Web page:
Exposing gen X to art of photo processing

Photo historian Aditya Arya interacts with participants at the Vintage Photographic Process Workshop held at the French Institute of Pondicherry on Friday. The participants learn about Cyanotype print.— Photos: Special Arrangement  


Participants at Vintage Photographic Process Workshop learn the old nuances

In a darkroom lit by red Christmas lights in the basement of French Institute of Pondicherry, participants of the Vintage Photographic Process Workshop were busy recreating history.

They were mixing light-sensitive chemicals, learning to sensitise, expose and process images getting a hands-on experience of the history of process. Outside the dark room, they were making photograms, a silhouette photograph made by placing objects on sensitised paper exposing it to sunlight, and photographic prints from variety of objects and negatives on Friday.

“This is Cyanotype Print, an old photographic printing process dating back to 1840s. Participants are making the paper and learning how photography evolved in the 19{+t}{+h}Century,” exclaims Photo historian Aditya Arya.

Striking blue photographic images were made using light-sensitive salt. He said: “Photography has more to it than its composition, exposure or subject. There is a story embedded in the picture which is in the material of the picture. This generation has no idea how photography was in the 19{+t}{+h}century. People see old pictures but they do not see the material aspect which has a deep story embedded to it. It is interesting if people also start looking into this aspect and connect to it as an art form.”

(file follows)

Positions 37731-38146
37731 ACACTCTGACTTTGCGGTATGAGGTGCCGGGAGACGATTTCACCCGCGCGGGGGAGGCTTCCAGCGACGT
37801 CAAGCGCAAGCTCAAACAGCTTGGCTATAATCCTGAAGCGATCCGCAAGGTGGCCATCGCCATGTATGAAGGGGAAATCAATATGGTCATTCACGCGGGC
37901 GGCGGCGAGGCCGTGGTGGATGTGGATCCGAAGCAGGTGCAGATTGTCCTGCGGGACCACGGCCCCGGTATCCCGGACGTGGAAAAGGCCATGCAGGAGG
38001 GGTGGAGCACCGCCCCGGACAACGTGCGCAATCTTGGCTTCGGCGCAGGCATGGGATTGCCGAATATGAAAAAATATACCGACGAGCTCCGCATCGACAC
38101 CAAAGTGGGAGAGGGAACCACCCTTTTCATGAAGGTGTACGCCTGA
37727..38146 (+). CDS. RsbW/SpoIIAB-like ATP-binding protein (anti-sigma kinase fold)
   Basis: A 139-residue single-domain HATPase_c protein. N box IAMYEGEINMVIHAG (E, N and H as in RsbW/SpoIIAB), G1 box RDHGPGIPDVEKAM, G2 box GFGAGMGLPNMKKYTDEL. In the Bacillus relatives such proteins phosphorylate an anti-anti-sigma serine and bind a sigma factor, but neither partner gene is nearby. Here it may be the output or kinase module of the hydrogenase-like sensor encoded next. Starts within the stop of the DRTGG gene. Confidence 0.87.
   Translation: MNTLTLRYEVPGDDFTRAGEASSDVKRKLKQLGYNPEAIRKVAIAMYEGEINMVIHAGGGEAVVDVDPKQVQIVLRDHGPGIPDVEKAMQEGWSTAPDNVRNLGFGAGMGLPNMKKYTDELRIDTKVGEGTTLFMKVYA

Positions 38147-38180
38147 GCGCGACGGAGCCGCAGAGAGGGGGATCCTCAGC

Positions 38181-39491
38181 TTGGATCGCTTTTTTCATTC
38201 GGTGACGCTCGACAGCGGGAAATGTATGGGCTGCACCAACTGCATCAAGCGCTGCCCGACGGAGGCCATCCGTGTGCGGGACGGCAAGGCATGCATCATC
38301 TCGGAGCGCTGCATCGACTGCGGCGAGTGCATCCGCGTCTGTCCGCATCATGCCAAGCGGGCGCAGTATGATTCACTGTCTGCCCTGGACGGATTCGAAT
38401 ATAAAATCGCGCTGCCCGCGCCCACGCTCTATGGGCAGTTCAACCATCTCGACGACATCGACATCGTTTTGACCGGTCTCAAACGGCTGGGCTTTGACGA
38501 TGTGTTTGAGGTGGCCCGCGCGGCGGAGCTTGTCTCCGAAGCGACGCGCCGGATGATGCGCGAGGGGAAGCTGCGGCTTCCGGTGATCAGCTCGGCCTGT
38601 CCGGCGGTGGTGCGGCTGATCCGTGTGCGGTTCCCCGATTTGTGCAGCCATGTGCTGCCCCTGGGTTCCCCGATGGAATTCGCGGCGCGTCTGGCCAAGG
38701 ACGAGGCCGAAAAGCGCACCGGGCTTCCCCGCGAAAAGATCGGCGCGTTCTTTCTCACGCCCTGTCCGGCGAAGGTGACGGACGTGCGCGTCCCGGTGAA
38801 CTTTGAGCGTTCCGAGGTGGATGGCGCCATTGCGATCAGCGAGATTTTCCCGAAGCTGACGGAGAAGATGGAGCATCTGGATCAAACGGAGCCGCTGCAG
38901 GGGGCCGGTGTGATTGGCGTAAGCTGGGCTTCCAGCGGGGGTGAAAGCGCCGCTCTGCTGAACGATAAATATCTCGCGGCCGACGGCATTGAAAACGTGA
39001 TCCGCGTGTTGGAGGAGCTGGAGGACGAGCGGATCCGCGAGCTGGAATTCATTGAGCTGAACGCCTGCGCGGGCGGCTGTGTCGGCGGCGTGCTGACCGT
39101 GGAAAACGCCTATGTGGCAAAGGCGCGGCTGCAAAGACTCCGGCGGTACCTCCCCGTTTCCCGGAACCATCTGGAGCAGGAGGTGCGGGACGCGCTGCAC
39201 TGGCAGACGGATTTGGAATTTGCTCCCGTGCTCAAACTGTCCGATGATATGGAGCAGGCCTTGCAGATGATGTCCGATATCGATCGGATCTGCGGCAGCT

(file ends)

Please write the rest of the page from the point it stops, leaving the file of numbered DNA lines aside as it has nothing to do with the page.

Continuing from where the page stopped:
Mr. Aditya says: “It is in this context that history of photography becomes important. How was that material made in the past and which camera was used to capture pictures so it could be embedded in that particular material. This helps to learn and understand the evolution of photography.”

An autodidactic, Mr. Aditya specialises in the genre of advertising and industrial photography. Having worked for the past 10 years uncovering historic photographic works, poring over thousands of negatives and vintage prints, developing, preserving, restoring and archiving, Mr. Aditya has been instrumental in forming the India Photo Archive Foundation. He is now conducting a three-day Vintage Photographic Process Workshop in Puducherry.

He prides in having an archive, camera museum with a collection of more than 1000 cameras from 1870s onwards. For him, understanding history is very important and underlines that history of photography is interesting because only then one can understand how things evolved over the period of time to reach this stage of digital photography.

“If you want to be an artist, you need to know about art. He should also know the history of art form. To reach somewhere, you need to know what happened in the past. This makes the process all the more interesting. It is vital to understand the nuances of how photos evolved,” he says. In the next two days the photo historian will teach ‘Salt Print’, a paper-based photographic process for producing positive prints during the period of 1839 through 1890, and ‘Egg Albumen Prints’, first commercial method to produce photographic print.

Vintage Photographic Process Workshop is a pre-event to the annual Pondy PHOTO 2016 held from August 27 to September 11 under the auspices of Pondy ART, Pondicherry Science Forum, French Institute of Pondicherry, Toxics Link and Heritage Commons.

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Printable version | Sep 26, 2017 2:32:47 AM | http://www.thehindu.com/news/cities/puducherry/exposing-gen-x-to-art-of-photo-processing/article8288164.ece